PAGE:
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Study: Communicating vehicles could ease through intersections more efficiently

How to make intersections work without traffic lights

Massachusetts Institute of Technology

Imagine a scenario where sensor-laden vehicles pass through intersections by communicating with each other, rather than grinding to a halt at traffic lights. A newly published study co-authored by MIT researchers claims this kind of traffic-light-free transportation design, if it ever arrives, could allow twice as much traffic to use the roads.

The study is based on mathematical modeling. The researchers examined a scenario in which high-tech vehicles use sensors to remain at a safe distance from each other as they move through a four-way intersection. By removing the waits caused by traffic lights, these so-called Slot-based Intersections (SIs) speed up traffic flow.

"An intersection is a difficult place, because you have two flows competing for the same piece of real estate," says Carlo Ratti, a professor of the practice and director of the SENSEable City Lab in MIT's Department of Urban Studies and Planning, and a co-author of the study. But a system with sophisticated technology and no traffic lights, he adds, "moves control from the [traffic] flow level to the vehicle level. Doing that, you can create a system that is much more efficient, because then you can make sure the vehicles get to the intersection exactly when they have a slot."

The greater capacity of the system, notes Paolo Santi, a researcher in the SENSEable City Lab who is a member of the Italian National Research Council and another co-author of the study, does not stem from vehicles moving more quickly. Rather, it comes from creating a more consistent flow at an optimal middle speed, at which automobiles can keep moving.

"You want the car to use the intersection for the shortest possible time," Santi says.

The paper, "Revisiting street intersections using slot-based systems," appears in the journal PLOS One. In addition to Ratti and Santi, the paper's co-authors are Remi Tachet and Stanislav Sobolevsky, also of the SENSEable City Lab; Luis Ignacio Reyes-Castro and Emilio Frazzoli of MIT's Laboratory for Information and Decision Systems; and Dirk Helbing of the Swiss Federal Institute of Technology in Zurich (ETH Zurich).

The "slower is faster" approach

To see why the system could at least work in theory, consider what the researchers call the "slower is faster" effect. When passengers board an airplane, they tend to move faster if they are in smaller clusters that keep going steadily, as opposed to a scenario in which everyone crowds around the entrance, creating a giant bottleneck.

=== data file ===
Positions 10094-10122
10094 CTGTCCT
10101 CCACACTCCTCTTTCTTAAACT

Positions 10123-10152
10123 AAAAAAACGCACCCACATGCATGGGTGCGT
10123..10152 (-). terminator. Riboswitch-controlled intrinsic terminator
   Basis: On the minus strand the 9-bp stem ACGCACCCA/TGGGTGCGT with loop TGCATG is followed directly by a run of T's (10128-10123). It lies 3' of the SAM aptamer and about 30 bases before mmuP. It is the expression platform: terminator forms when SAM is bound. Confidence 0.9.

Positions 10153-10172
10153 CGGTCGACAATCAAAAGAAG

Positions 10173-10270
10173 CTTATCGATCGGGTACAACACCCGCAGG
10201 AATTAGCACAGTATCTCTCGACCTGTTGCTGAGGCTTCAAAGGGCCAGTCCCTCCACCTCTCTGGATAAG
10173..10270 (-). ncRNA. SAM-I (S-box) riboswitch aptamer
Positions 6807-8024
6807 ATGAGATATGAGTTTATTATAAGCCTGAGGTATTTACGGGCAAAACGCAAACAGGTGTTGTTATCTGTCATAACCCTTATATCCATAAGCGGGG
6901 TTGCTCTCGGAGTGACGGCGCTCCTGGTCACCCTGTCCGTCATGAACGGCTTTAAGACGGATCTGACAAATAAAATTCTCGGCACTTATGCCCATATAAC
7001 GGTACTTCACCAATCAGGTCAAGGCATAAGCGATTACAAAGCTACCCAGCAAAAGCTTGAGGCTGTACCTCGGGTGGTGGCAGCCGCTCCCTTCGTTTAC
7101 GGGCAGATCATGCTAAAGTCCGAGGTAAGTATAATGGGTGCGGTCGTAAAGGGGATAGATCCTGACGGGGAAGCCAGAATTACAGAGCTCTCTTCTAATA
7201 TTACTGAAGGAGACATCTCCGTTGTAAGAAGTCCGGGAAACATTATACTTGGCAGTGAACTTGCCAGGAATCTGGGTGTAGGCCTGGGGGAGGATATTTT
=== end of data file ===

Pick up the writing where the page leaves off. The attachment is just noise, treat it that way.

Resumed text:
"The 'slower is faster' effect has been observed in many other contexts related to flow of entities, for instances pedestrians through a narrow space," Santi explains.

As pertains to automotive traffic, Santi continues, "If you need to slow down the vehicles because there is a lot of traffic, you slow them down early in the road, so they approach the intersection at slow speed, but then when they cross, you use the best speed."

By "early," Santi means that control of intelligent vehicles in the proposed system would occur not just at intersections but on the road segments leading to them. The modeling in the paper also finds that the most efficient traffic flow puts vehicles together in batches -- like those smaller groups of passengers boarding a plane -- and then slides them through the intersection accordingly.

"It's like you use build the phases of a traffic light dynamically," Santi says.

A city of slot cars

If the key to a light-free, enjoyably efficient traffic intersection is controlling the speeds of cars as they approach intersections, however, it raises further questions. In many cities, intersections with lights are often placed relatively close to each other. So how would the dynamics of traffic at one intersection propagate through a whole urban network of roads?

Ratti acknowledges the centrality of this issue and says it is currently the subject of additional study by some of the same researchers.

"If you start from the intersection, this propagates to the city level," he says. "Part of the work we're doing is studying that propagation."

Still, despite the complexities that might create, Ratti thinks the intersection-first theoretical approach to urban traffic will prove beneficial: "Because the intersection is the crucial point, once you solve the intersection, it has a beneficial effect on the whole system."


Additional background

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